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imply

[im-plahy] /ɪmˈplaɪ/
verb (used with object), implied, implying.
1.
to indicate or suggest without being explicitly stated:
His words implied a lack of faith.
2.
(of words) to signify or mean.
3.
to involve as a necessary circumstance:
Speech implies a speaker.
4.
Obsolete. to enfold.
Origin
1325-1375
1325-75; Middle English implien, emplien < Middle French emplier < Latin implicāre; see implicate
Related forms
reimply, verb (used with object), reimplied, reimplying.
superimply, verb (used with object), superimplied, superimplying.
Can be confused
imply, infer (see usage note at infer)
Synonyms
3. assume, include.
Usage note
See infer.
Dictionary.com Unabridged
Based on the Random House Dictionary, © Random House, Inc. 2014.
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Examples from the web for imply
  • It was a funny line, meant to imply an origin on different planets, but too facile by far.
  • To me, their sharp edges and his bare skin imply danger.
  • There are several that seem to imply that the whole civilization is going to collapse.
  • To snarl or shout would imply that some resistance to her authority exists, and none does.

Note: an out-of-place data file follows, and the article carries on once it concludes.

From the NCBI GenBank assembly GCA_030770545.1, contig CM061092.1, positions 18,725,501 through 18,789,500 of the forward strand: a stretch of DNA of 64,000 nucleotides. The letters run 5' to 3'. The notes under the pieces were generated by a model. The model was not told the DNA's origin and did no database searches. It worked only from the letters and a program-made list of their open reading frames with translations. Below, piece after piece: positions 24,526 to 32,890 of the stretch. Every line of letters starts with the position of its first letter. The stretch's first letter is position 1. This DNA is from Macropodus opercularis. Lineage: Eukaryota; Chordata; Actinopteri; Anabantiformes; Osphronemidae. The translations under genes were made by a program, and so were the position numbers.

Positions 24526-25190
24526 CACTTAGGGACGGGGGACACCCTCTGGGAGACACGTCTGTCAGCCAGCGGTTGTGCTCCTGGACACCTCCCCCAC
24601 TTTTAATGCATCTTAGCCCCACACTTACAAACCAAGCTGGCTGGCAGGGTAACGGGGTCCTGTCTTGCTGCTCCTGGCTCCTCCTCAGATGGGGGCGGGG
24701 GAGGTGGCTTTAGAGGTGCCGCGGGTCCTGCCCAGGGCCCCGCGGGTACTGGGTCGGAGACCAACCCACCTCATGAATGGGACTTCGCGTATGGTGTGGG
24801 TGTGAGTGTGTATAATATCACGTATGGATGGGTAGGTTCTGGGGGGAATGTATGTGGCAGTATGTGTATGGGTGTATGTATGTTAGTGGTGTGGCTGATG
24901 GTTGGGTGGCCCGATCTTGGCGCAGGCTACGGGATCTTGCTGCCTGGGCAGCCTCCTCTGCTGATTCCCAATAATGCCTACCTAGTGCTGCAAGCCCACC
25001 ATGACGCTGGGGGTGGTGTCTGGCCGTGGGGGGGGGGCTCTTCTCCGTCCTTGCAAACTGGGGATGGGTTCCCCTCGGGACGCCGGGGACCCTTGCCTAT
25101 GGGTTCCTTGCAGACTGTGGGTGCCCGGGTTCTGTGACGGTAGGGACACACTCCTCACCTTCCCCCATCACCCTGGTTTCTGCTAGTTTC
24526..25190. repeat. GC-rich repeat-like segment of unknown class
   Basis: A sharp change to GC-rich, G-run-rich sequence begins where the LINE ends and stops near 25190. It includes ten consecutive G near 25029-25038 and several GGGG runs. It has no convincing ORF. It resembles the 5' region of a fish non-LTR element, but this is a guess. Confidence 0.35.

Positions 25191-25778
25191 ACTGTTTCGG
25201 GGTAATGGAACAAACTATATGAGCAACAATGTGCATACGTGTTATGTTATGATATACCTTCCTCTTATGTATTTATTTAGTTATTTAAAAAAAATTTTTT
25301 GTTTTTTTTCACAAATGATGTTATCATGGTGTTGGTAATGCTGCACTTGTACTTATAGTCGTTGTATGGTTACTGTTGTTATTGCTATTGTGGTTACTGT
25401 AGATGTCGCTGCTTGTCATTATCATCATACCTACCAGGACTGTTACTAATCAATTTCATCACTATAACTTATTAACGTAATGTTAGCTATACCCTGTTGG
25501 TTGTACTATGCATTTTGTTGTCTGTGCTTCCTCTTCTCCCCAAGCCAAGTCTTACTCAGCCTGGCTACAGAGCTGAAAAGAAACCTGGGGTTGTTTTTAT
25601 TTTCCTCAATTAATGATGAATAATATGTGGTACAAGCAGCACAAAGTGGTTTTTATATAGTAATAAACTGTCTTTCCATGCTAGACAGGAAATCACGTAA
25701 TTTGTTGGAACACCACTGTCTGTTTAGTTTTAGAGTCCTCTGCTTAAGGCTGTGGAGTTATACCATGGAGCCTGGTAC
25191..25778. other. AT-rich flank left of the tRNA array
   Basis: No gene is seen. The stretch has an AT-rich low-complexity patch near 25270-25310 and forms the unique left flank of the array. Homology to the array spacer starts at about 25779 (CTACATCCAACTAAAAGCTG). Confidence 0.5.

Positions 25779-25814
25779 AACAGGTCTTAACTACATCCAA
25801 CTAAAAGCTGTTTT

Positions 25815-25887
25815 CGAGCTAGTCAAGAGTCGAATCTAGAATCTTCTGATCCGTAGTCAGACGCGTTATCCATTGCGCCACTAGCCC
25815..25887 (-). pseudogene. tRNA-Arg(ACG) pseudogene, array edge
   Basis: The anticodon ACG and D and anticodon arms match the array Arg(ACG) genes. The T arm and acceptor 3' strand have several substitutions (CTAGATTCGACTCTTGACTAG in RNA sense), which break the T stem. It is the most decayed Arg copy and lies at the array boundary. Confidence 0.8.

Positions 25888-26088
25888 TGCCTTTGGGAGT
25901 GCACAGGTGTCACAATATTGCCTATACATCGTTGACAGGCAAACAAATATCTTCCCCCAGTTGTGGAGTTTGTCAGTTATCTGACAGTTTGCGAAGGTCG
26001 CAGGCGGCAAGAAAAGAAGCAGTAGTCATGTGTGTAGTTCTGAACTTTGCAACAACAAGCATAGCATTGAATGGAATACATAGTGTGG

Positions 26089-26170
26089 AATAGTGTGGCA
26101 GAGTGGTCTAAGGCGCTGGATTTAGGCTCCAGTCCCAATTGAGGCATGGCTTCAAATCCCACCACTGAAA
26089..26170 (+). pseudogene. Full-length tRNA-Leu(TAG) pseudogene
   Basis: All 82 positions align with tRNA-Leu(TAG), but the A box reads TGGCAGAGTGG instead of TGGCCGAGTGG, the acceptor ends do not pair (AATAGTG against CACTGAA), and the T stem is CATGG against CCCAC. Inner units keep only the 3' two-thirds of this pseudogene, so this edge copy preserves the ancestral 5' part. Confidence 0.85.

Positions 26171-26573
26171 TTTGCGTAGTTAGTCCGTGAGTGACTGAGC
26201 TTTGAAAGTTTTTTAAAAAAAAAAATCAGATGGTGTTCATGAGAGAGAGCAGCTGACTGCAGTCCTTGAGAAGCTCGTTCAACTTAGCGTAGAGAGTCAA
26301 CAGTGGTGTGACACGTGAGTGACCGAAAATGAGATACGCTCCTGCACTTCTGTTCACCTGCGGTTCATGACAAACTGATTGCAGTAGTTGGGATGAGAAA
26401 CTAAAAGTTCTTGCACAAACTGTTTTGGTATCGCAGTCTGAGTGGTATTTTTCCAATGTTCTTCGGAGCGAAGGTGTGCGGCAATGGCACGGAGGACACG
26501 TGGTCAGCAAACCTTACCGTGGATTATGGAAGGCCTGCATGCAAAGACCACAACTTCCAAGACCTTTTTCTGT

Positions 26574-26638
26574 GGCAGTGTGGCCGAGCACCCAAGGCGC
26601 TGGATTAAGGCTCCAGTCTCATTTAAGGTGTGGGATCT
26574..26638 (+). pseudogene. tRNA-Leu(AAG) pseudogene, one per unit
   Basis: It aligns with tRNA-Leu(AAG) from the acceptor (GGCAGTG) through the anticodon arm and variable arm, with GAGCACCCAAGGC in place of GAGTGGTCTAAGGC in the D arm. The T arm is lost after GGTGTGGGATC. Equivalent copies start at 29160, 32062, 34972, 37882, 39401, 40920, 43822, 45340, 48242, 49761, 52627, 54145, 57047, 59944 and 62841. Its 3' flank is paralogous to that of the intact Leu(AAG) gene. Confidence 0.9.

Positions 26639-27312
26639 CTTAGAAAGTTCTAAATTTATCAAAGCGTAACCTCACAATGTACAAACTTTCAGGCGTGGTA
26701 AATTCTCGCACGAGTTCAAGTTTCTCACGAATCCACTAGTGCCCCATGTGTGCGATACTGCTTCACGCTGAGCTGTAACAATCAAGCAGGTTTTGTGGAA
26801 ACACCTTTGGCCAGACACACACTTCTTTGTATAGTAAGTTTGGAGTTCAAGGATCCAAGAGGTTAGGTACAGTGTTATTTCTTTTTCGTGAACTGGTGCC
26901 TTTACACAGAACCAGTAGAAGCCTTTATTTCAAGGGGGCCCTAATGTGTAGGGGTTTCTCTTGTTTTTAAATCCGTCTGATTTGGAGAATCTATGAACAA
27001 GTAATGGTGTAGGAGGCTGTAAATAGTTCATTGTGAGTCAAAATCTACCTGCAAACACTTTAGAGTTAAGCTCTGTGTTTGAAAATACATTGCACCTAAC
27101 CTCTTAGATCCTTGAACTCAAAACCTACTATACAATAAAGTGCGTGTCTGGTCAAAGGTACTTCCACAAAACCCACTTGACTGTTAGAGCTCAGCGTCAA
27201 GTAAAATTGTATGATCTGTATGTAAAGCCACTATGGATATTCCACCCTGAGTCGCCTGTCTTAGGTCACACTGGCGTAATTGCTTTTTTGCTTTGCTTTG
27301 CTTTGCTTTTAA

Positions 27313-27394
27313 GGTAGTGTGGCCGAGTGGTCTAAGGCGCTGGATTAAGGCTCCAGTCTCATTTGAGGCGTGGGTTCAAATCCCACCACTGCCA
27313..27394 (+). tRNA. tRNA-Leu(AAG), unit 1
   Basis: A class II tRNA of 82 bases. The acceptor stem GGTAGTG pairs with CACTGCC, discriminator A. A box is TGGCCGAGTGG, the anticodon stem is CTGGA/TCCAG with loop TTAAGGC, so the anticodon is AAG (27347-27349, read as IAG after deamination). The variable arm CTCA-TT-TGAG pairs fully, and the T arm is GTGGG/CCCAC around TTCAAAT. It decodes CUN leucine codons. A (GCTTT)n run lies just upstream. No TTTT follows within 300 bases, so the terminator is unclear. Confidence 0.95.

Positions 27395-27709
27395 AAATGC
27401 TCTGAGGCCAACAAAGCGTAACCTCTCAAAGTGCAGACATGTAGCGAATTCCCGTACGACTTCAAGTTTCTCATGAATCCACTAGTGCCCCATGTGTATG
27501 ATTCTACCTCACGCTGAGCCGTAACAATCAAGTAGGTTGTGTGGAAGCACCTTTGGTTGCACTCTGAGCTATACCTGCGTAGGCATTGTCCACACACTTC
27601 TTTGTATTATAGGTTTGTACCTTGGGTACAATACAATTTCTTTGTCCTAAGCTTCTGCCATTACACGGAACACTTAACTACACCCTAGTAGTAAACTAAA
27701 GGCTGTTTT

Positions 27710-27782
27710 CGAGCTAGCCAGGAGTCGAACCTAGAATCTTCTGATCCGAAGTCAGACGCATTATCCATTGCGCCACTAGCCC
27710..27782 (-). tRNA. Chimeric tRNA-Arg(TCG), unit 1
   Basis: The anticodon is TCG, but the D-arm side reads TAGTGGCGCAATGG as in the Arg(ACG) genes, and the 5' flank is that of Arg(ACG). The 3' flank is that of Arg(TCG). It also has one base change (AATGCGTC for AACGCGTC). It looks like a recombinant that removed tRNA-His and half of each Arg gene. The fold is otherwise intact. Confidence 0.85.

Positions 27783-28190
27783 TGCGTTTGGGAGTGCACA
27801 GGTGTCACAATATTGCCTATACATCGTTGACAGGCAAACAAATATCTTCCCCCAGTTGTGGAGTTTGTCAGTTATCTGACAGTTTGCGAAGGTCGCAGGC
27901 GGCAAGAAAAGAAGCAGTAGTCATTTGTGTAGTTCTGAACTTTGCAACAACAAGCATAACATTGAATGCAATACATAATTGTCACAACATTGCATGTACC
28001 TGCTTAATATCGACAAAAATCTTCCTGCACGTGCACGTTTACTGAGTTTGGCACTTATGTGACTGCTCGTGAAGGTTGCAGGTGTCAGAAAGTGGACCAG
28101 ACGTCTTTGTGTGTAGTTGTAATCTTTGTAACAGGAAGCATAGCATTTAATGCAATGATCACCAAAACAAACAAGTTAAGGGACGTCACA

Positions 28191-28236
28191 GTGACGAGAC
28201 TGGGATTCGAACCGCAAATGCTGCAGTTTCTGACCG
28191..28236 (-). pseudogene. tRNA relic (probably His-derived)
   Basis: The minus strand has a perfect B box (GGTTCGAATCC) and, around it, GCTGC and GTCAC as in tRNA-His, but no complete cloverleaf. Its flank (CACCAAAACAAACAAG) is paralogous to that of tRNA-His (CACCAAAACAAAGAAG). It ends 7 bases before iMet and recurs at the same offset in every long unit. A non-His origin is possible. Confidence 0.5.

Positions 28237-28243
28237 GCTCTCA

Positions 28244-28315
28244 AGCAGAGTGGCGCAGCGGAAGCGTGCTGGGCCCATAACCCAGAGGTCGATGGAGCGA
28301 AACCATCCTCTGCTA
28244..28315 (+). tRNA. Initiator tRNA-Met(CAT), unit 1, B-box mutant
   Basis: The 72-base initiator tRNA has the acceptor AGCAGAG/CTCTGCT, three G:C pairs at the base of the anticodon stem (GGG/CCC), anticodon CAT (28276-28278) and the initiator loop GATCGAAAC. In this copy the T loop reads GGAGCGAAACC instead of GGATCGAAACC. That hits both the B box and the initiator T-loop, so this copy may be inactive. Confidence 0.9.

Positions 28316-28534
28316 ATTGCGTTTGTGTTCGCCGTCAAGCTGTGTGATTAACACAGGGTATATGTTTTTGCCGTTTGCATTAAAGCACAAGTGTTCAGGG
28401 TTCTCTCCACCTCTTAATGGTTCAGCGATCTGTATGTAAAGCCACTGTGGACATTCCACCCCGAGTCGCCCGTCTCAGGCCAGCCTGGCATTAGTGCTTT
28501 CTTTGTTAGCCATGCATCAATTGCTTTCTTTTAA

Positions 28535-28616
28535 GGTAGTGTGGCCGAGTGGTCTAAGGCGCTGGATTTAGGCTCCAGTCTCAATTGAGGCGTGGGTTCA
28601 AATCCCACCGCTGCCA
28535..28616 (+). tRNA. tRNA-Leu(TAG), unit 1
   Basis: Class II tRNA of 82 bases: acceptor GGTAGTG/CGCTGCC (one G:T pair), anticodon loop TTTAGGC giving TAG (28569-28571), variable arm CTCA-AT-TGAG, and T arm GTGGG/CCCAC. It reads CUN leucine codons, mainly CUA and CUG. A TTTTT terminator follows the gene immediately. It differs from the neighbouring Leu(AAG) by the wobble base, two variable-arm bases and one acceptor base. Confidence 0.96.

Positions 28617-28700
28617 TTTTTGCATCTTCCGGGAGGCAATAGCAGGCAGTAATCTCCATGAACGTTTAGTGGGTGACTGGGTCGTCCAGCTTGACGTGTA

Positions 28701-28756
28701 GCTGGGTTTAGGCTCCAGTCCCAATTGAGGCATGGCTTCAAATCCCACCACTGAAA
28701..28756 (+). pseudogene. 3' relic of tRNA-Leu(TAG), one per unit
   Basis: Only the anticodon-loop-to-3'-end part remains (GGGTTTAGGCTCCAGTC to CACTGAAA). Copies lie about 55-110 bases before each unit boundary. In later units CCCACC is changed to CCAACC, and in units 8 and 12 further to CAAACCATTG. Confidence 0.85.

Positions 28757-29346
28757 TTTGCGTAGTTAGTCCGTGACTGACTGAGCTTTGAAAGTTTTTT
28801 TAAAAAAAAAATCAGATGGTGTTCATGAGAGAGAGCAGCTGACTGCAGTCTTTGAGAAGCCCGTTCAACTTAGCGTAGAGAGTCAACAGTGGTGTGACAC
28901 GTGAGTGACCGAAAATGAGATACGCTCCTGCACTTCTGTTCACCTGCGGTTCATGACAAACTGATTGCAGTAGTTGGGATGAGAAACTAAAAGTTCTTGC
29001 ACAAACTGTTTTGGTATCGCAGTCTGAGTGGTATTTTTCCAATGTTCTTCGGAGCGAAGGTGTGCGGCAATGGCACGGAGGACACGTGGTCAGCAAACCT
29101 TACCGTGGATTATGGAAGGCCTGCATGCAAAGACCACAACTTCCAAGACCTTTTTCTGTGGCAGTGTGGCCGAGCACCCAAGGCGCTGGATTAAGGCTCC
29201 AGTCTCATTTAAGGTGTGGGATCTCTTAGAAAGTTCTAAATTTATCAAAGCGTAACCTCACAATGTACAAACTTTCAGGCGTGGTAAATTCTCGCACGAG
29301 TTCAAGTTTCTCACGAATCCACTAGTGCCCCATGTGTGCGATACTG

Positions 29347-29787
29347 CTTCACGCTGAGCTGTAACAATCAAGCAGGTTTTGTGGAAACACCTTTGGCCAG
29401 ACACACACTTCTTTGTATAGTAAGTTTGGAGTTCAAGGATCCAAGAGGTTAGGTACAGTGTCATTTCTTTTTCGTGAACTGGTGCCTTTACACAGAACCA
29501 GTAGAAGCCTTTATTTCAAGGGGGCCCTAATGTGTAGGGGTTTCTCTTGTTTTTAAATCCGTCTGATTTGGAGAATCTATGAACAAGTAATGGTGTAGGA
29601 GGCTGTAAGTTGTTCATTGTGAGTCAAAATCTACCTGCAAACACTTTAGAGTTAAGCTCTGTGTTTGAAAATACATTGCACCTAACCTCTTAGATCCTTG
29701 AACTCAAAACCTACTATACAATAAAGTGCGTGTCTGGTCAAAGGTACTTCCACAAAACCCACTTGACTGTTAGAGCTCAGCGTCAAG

• The details of this story are accurate, but they are fitted together too neatly and are made to imply too much.
  • They imply that talk of causation or complication is for wimps.
  • Candidates shall not point rotating index fingers at their own temples to imply that opponent is mentally deranged.
  • Opponents of immigration sometimes imply that adding workers to a workforce automatically brings wages down.
  • Tenses, and all they imply, seem all too often overlooked.
  • They imply that the homogenization has already taken place.
British Dictionary definitions for imply

imply

/ɪmˈplaɪ/
verb (transitive; may take a clause as object) -plies, -plying, -plied
1.
to express or indicate by a hint; suggest: what are you implying by that remark?
2.
to suggest or involve as a necessary consequence
3.
(logic) to enable (a conclusion) to be inferred
4.
(obsolete) to entangle or enfold
Word Origin
C14: from Old French emplier, from Latin implicāre to involve; see implicate
Collins English Dictionary - Complete & Unabridged 2012 Digital Edition
© William Collins Sons & Co. Ltd. 1979, 1986 © HarperCollins
Publishers 1998, 2000, 2003, 2005, 2006, 2007, 2009, 2012
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Word Origin and History for imply
v.

late 14c., "to enfold, enwrap, entangle" (the classical Latin sense), from Old French emplier, from Latin implicare "involve" (see implication). Meaning "to involve something unstated as a logical consequence" first recorded c.1400; that of "to hint at" from 1580s. Related: Implied; implying. The distinction between imply and infer is in "What do you imply by that remark?" But, "What am I to infer from that remark?"

Online Etymology Dictionary, © 2010 Douglas Harper
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imply in Technology
The Free On-line Dictionary of Computing, © Denis Howe 2010 http://foldoc.org
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